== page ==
by Marie Hill, Allan Ligon, Adam Ü, and Mark Deakos
At the beginning of July we deployed four satellite tags on false killer whales (Pseudorca crassidens) during our surveys around Rota (https://pifscblog.wordpress.com/2013/07/15/marianas-cetacean-surveys-2013-rota-summary-july-4-10/). The first satellite tag (128903), deployed on 6 July, transmitted for four days. During that four day period the first satellite tagged whale traveled with the second satellite tagged false killer whale (128904). It is possible that the two whales continued to travel together beyond those four days. On 11 July, the tagged whale 128904 was over the West Mariana Ridge, more than 280 km west of Guguan (Figure 1). Over the next four days the tagged whale traveled south along the ridge then returned to the waters off of Rota and Guam. The whale then moved north along the Island chain never staying in one place for very long. During the last transmission reported here the tagged false killer whale was approximately 50 km west-southwest of Farallon de Medinilla. The tag has transmitted for a total of 21 days.
The third satellite tagged false killer whale (128906) was tagged on the same day as the first two but was in a separate subgroup. We last reported that this tagged whale was approximately 76 km due west of Saipan on 11 July (Figure 3). Since then, the whale has made a large counterclockwise circuit moving north along the Island chain to Guguan, west to the West Mariana Ridge, eventually making its way back to the Island chain on 21 July. On 23 July, satellite tagged whales 128904 and 128906 joined up off the northwest side of Saipan and moved north again just beyond Anatathan (Figures 2-3). On 27 July these two satellite tagged whales were still together, approximately 50 km west-southwest of Farallon de Medinilla. Tag 128906 has also transmitted for a total of 21 days.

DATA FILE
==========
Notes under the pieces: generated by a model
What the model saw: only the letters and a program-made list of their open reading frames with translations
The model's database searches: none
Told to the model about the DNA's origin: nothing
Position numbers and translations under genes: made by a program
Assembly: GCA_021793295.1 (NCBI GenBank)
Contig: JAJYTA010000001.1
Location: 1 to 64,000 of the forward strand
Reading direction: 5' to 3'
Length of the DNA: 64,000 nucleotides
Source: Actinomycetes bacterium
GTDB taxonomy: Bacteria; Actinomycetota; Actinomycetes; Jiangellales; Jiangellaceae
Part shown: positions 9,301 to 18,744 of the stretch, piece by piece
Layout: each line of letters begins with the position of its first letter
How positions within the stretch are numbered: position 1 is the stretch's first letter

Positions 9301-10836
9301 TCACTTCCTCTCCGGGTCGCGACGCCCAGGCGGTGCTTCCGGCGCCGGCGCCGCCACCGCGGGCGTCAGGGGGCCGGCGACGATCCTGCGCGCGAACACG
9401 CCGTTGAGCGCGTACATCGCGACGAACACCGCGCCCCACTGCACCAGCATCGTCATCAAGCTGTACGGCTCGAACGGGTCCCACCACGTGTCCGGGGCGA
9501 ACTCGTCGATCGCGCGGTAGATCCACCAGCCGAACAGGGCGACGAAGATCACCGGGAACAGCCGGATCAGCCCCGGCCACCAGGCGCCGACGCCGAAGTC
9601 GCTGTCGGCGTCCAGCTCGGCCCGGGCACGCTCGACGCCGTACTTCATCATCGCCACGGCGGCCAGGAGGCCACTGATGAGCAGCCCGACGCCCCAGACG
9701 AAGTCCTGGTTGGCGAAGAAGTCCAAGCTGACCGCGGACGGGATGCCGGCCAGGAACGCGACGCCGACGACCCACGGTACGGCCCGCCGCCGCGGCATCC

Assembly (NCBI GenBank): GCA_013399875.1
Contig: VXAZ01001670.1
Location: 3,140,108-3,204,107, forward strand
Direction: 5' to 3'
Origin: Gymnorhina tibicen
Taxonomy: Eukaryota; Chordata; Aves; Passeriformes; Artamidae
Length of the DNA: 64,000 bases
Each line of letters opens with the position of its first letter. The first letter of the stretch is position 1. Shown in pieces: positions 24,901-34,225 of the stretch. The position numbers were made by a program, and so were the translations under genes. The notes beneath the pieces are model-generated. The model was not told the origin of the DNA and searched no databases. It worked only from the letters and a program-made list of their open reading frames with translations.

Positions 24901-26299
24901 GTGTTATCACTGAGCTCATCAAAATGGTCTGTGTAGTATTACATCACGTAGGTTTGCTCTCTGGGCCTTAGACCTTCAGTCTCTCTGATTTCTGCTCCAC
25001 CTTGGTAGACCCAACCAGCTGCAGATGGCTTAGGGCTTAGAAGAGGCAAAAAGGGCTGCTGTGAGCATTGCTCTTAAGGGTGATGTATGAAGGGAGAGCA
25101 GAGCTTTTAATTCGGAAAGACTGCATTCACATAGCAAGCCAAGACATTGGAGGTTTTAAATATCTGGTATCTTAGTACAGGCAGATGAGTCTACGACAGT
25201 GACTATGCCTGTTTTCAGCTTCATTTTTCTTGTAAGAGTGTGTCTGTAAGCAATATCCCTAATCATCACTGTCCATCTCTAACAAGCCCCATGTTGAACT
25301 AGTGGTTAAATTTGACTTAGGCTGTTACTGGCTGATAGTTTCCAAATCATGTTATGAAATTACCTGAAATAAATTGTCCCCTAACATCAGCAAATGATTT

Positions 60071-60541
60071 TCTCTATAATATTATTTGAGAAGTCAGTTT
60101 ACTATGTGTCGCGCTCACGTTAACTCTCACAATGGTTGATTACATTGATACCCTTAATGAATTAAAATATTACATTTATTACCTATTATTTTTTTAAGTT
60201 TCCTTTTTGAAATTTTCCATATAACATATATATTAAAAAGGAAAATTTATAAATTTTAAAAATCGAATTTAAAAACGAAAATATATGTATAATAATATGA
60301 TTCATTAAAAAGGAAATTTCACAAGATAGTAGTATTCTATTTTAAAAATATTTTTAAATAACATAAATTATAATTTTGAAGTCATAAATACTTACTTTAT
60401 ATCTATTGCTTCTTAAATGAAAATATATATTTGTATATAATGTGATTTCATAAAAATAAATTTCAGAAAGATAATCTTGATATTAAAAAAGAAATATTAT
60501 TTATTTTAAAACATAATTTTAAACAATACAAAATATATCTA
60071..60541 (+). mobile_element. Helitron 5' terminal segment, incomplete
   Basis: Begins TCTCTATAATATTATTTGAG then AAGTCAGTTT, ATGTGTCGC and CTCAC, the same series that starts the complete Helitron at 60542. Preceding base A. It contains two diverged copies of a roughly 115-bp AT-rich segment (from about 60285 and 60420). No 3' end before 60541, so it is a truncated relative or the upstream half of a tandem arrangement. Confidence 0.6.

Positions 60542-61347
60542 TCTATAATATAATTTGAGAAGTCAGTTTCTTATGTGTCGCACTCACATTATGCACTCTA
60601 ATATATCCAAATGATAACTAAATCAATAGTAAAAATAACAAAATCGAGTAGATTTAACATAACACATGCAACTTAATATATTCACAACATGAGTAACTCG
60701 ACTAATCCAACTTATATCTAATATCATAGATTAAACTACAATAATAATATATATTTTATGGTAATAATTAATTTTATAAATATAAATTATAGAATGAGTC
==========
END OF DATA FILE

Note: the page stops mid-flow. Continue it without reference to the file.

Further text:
The fourth and final satellite tagged false killer whale (128908) was tagged on 7 July, the day after the first three were tagged. After being tagged, this whale moved to the south and spent most of its time within the Mariana Trough (Figure 4). Between 21 and 23 July 128908 made a trip out to the West Mariana Ridge. To date, this tagged whale has remained south of Farallon de Medinilla and has not joined up with any of the other satellite tagged false killer whales. The satellite tag 128908 has transmitted for a total of 20 days.
The satellite tagging operations were conducted under NMFS permit 15240 and CNMI Fish and Game License 02694. Funding was provided by the NOAA Fisheries and the U.S. Pacific Fleet. The satellite tag tracks shown are based on raw transmission data and have not been quality checked. The final products may vary from those shown in the figures above.